For forty years Cornel Lucas was the best known photographer of Hollywood’s greatest actors when they were in England. Lucas, who first became interested in photography while working in a film processing lab, honed his skills in the Royal Air Force’s experimental school of photography.
Following the war Lucas worked for British Film Studios and began taking portraits of film stars who were making movies in the U.K. In 1951 he had a life-changing encounter with the legendary Marlene Dietrich. Dietrich, who knew nearly as much about photography as Lucas, was a difficult client but the results of the session were so stunning (top left) that he was given his own studio at Pinewood Studios.
He became a freelancer in 1959 and would continue to take portraits into the 1980s. Lucas’ work was celebrated in international exhibitions and is found in the National Portrait Gallery (UK) and the National Museum of Photography (UK). His achievements were recognized when he received the first ever “BAFTA” (the British Oscar) for a photographer in 1998. The Royal Mail also issued a series of postage stamps featuring Lucas’ portraits and labeled “Photograph by Cornel Lucas” in 1985.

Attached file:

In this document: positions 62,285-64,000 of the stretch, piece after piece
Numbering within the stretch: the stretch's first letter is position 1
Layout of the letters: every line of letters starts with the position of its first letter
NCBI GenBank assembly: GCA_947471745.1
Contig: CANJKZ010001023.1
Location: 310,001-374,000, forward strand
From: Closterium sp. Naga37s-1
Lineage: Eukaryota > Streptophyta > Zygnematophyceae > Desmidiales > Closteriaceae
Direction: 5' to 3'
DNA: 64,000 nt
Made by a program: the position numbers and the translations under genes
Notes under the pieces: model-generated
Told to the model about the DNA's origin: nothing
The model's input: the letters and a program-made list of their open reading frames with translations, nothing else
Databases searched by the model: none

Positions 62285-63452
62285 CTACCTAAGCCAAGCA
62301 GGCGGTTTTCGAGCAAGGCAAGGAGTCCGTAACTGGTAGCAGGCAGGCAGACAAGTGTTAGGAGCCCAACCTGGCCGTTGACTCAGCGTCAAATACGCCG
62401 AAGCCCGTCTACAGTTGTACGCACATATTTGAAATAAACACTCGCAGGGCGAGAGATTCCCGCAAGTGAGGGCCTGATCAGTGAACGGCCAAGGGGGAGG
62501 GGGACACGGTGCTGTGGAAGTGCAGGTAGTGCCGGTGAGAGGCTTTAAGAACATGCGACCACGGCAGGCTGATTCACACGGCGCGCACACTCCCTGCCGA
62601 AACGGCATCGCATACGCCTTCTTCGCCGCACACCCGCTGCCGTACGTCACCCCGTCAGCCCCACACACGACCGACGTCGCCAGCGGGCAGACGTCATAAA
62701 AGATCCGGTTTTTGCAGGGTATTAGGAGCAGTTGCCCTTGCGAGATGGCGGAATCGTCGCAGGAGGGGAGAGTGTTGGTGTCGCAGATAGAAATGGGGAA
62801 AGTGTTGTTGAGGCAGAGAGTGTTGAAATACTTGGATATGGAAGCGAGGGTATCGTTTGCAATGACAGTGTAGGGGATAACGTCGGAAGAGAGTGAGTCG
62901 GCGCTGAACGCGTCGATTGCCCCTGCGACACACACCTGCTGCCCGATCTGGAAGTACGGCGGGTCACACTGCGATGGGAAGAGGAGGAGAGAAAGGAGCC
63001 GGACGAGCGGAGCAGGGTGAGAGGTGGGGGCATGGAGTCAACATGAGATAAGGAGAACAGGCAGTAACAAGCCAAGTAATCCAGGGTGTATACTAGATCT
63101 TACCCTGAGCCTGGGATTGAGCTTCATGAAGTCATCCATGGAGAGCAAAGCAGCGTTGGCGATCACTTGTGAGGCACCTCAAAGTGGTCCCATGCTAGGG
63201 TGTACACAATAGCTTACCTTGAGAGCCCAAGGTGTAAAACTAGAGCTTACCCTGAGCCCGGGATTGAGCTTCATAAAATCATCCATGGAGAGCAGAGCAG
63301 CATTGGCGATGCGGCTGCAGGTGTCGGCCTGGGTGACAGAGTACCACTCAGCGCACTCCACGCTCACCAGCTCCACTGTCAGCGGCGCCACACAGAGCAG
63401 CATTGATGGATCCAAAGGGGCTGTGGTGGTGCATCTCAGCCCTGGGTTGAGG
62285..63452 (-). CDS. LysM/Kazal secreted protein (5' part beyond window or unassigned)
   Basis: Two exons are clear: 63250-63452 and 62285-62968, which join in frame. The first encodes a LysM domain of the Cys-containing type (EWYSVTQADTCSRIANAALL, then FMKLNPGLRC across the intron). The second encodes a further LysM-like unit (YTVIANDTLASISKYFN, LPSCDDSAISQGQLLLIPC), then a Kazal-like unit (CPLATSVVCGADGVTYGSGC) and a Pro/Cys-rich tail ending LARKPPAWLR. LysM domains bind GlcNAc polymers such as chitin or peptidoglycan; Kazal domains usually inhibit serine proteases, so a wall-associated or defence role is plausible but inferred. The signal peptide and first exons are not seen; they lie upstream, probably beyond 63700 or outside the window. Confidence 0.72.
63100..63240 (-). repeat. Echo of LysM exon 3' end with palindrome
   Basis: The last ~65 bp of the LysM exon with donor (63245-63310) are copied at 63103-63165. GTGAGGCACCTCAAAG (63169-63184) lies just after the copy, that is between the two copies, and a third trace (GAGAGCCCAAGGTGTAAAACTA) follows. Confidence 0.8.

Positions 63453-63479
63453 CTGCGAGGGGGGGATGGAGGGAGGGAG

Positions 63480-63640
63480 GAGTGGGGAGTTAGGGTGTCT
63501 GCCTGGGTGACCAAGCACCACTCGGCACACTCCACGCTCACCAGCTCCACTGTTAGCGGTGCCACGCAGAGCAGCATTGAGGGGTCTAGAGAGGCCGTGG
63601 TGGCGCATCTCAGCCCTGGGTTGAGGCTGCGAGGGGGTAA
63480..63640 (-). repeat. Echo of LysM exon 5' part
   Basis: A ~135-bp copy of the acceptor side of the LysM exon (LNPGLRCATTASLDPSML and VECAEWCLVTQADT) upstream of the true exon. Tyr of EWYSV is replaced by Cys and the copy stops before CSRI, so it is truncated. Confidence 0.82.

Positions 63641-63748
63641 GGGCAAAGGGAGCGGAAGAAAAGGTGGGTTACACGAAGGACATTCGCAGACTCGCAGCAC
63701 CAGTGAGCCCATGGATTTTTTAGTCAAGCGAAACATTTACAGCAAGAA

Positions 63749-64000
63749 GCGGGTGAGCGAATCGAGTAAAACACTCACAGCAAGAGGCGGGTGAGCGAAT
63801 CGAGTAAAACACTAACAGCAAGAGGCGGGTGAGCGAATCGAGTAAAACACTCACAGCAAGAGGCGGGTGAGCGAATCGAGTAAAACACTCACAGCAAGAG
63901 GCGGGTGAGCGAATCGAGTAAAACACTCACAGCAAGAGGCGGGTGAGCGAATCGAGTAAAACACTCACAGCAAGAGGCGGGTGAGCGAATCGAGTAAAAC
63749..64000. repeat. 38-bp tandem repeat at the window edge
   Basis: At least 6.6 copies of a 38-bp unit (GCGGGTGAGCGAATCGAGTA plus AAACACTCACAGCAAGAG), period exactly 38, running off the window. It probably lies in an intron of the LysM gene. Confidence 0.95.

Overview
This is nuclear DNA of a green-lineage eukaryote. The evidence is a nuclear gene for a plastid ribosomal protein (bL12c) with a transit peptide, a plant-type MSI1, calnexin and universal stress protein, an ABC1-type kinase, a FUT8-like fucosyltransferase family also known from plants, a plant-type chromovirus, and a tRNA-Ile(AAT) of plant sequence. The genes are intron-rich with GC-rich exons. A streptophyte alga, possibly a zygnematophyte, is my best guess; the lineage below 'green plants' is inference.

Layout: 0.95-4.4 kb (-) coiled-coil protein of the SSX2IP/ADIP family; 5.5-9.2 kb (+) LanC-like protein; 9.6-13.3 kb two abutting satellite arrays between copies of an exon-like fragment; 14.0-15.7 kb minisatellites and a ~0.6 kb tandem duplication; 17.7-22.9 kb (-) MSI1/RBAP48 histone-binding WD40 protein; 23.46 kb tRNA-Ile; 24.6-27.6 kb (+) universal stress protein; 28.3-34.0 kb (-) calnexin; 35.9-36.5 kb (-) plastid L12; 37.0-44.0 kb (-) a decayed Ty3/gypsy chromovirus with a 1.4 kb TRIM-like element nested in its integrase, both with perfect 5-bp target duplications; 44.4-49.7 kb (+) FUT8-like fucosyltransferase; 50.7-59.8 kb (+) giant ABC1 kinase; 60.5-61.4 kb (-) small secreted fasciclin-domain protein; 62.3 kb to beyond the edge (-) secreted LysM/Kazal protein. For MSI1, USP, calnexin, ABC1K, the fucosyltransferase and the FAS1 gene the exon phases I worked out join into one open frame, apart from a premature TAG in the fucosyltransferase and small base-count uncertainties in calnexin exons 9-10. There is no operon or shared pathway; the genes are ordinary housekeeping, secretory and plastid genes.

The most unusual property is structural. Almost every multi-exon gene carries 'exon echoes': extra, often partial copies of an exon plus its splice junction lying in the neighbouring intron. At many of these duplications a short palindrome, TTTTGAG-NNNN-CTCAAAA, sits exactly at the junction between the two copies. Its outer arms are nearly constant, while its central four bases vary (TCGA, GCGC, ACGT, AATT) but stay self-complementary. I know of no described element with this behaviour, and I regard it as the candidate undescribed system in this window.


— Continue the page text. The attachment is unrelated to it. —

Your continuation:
Cornel Lucas passed away at the age of 92.
Sources: The Daily Telegraph and The Cornel Lucas Collection
Images, all copyright of Cornel Lucas:
Marlene Dietrich, 1951, courtesy of Time Lightbox (click for a full slideshow of Lucas’ work)
Joan Collins, 1953, courtesy of La Petite Melancolie
Self-Portrait, 1957, with upside down image of Lucas’ first wife Belinda Lee, courtesy of T for Tout (a tumblr)
Katharine Hepburn, 1948, courtesy of Mutual Art
Susan and Linda Travers, 1961, courtesy of the National Portrait Gallery, Susan was his second wife